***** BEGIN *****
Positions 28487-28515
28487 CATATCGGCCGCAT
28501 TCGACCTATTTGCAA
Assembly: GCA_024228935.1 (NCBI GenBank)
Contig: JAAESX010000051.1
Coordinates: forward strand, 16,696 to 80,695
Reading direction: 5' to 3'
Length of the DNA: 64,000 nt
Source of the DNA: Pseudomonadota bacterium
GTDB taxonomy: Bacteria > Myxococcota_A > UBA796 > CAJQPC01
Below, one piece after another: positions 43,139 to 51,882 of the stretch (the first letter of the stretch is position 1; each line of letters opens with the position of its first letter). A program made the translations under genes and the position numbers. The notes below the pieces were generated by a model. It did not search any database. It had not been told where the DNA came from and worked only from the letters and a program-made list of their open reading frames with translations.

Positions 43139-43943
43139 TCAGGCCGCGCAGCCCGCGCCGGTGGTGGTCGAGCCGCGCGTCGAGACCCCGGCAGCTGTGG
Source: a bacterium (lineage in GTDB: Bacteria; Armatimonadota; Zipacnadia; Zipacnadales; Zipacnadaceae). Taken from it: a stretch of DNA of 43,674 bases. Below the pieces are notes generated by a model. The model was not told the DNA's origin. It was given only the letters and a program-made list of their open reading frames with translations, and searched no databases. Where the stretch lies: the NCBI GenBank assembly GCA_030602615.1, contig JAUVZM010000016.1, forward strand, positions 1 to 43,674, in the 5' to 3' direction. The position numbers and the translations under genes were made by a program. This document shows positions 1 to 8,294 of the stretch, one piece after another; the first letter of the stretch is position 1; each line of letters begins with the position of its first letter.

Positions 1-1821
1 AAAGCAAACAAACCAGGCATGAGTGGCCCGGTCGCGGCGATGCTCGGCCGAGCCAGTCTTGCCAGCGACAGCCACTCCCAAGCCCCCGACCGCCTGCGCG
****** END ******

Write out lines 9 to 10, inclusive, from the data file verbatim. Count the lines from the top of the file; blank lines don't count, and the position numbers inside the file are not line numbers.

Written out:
Source of the DNA: Pseudomonadota bacterium
GTDB taxonomy: Bacteria > Myxococcota_A > UBA796 > CAJQPC01